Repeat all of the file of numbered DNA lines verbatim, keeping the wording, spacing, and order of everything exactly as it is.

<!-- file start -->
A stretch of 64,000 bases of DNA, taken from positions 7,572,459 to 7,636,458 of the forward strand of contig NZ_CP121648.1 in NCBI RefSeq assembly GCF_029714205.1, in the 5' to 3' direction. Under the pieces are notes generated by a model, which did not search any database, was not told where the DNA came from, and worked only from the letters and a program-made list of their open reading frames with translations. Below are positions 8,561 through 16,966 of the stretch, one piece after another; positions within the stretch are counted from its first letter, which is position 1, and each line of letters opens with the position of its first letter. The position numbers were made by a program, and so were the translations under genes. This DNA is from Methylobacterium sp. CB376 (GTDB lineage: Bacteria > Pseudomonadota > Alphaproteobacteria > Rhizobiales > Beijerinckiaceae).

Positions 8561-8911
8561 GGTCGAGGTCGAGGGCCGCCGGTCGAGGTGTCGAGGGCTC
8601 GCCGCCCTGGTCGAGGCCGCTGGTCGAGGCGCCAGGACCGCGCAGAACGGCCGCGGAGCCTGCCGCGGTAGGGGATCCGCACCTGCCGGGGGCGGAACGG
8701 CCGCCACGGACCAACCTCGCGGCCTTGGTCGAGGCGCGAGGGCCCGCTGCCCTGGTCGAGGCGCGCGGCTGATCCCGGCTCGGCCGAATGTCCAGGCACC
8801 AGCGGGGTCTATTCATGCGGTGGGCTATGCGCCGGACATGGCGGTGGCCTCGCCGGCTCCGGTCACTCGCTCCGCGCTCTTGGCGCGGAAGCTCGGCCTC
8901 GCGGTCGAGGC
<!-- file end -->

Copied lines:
A stretch of 64,000 bases of DNA, taken from positions 7,572,459 to 7,636,458 of the forward strand of contig NZ_CP121648.1 in NCBI RefSeq assembly GCF_029714205.1, in the 5' to 3' direction. Under the pieces are notes generated by a model, which did not search any database, was not told where the DNA came from, and worked only from the letters and a program-made list of their open reading frames with translations. Below are positions 8,561 through 16,966 of the stretch, one piece after another; positions within the stretch are counted from its first letter, which is position 1, and each line of letters opens with the position of its first letter. The position numbers were made by a program, and so were the translations under genes. This DNA is from Methylobacterium sp. CB376 (GTDB lineage: Bacteria > Pseudomonadota > Alphaproteobacteria > Rhizobiales > Beijerinckiaceae).

Positions 8561-8911
8561 GGTCGAGGTCGAGGGCCGCCGGTCGAGGTGTCGAGGGCTC
8601 GCCGCCCTGGTCGAGGCCGCTGGTCGAGGCGCCAGGACCGCGCAGAACGGCCGCGGAGCCTGCCGCGGTAGGGGATCCGCACCTGCCGGGGGCGGAACGG
8701 CCGCCACGGACCAACCTCGCGGCCTTGGTCGAGGCGCGAGGGCCCGCTGCCCTGGTCGAGGCGCGCGGCTGATCCCGGCTCGGCCGAATGTCCAGGCACC
8801 AGCGGGGTCTATTCATGCGGTGGGCTATGCGCCGGACATGGCGGTGGCCTCGCCGGCTCCGGTCACTCGCTCCGCGCTCTTGGCGCGGAAGCTCGGCCTC
8901 GCGGTCGAGGC